C# offers an easy-to-use alternative to Java

C# is a programming language from Microsoft designed to work with the .net Framework. It is seen as Microsoft's response to Java,...

What is it?

C# is a programming language from Microsoft designed to work with the .net Framework. It is seen as Microsoft's response to Java, which in many ways it resembles. Microsoft broke with long- standing practice with C# by inviting developers to contribute to the language; by getting it ratified by a standards body; and by making the source code available so that versions for other platforms such as Mac and Linux could be developed. The C# Language Specification describes it as a "simple, modern, object-oriented, and type-safe programming language derived from C and C++".

Where did it originate?

In the late 1990s, rumours that Microsoft was developing a Java-like language began to circulate. The specifications for C# were published in mid-2000. With co-sponsors Hewlett-Packard and Intel, Microsoft submitted the language to standards body ECMA, which was later instrumental in getting C# made an ISO standard, like Cobol and other non-proprietary languages.

What's it for?

Two strands seem to be emerging in .net development. Those who have previously used C++, C or Java adopt C#, while Visual Basic developers stick with VB.net.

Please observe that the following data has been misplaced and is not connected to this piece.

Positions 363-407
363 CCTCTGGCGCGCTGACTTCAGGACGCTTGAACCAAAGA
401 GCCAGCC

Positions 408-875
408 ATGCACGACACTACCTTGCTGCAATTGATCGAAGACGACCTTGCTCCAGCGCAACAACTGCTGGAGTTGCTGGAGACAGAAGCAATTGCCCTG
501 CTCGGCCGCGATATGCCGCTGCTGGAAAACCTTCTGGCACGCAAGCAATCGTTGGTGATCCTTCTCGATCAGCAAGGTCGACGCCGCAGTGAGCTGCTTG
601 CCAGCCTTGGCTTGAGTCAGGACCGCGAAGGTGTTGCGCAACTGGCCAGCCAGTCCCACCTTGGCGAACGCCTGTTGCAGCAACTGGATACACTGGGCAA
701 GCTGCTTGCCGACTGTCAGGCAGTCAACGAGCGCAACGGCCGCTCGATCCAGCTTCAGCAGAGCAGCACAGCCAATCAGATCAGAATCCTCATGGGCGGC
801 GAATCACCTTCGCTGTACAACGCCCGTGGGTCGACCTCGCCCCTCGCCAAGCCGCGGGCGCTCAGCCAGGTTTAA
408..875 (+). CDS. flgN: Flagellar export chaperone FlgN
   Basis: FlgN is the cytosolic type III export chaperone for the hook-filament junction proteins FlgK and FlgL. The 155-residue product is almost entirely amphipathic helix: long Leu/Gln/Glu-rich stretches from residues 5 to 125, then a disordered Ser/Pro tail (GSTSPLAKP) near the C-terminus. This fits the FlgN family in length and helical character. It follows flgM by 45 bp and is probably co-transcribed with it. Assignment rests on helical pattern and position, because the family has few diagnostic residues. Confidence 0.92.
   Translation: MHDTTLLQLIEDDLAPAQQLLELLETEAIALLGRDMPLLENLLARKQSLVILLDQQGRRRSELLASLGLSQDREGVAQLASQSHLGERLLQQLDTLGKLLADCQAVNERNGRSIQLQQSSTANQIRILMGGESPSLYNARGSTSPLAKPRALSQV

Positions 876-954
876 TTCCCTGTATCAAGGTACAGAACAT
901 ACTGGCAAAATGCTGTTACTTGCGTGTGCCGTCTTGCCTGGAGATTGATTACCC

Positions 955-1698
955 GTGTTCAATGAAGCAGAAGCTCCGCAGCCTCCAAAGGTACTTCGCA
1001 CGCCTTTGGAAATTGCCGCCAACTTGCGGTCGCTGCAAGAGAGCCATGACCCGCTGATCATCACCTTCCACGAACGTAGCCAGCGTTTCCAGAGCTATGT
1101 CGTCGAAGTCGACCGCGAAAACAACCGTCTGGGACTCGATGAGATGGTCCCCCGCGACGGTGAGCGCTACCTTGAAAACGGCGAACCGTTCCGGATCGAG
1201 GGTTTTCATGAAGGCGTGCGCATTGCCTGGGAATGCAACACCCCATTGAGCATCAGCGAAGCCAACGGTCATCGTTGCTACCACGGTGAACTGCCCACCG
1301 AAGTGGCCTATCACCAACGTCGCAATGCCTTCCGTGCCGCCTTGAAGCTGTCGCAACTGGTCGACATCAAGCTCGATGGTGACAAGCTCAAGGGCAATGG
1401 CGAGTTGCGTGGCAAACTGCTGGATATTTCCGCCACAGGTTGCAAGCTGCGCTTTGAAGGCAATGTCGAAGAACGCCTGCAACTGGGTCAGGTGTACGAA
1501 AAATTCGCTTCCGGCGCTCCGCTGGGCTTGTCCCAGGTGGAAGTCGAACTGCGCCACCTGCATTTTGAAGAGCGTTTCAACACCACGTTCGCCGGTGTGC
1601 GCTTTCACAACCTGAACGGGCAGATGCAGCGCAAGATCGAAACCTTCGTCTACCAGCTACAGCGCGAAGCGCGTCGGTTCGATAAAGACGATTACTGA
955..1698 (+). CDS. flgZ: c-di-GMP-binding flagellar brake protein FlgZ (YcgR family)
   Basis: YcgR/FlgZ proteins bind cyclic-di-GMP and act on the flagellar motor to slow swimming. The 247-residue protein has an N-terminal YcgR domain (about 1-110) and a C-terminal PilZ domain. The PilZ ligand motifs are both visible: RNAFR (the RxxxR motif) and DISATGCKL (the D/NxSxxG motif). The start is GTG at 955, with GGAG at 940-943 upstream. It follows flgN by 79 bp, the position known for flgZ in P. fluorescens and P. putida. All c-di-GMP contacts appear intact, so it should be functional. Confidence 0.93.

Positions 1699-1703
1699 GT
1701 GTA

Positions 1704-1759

Where earlier languages relied on external technologies such as Com and Corba, C# was designed from the ground up for component-based development, as well as having the full range of object-oriented features, including encapsulation, inheritance, polymorphism and interface-based programming.

What makes it special?

C# is catching up with features and capabilities familiar to Java users, such as anonymous methods. It now supports generics, iterators and partial and nullable types. Although easier to work with than Java, C# lacks the range of third-party tools, but Microsoft is hard at work developing a network of partners to provide these.

Visual C# 2005 includes a lot of productivity enhancements, including an Intellisense feature which anticipates what developers are trying to do and provides a template which automates it. C# has no runtime library of its own, but uses the class library in the .net Framework.

How difficult is it to master?

C# will be fairly familiar to C, C++ and Java developers. There is also a choice of integrated development environments, including Microsoft's own Visual Studio and Borland's C# Builder for those happier with a Delphi-style approach.

You can download a free beta of Visual C# 2005 Express Edition, designed for beginners and hobbyists and capable of a limited range of development - it does not include ASP.net web applications, XML web services and mobile platforms.

How widely is it used?

The latest Computer Weekly/SSL Quarterly Survey of Appointments Data and Trends puts C# at number 15 in the list of most in-demand skills, up from 25 in 2003.

What systems does it run on?

Microsoft's openness in publishing source code means that versions of .net technologies are also being developed for other platforms.

What's coming up?

A confusing number of different versions of Visual Studio 2005 products are due for release this year.

  Training

Those looking for C# training can go the Microsoft authorised training centre route, or download a tutorial from the web - there are dozens to choose from.

Rates of pay

C# is at a premium compared with "commodity" skills such as Visual Basic. Developers can expect a salary of £30,000-£35,000, rising to £40,000 for senior developers and team leaders.
This was last published in January 2005

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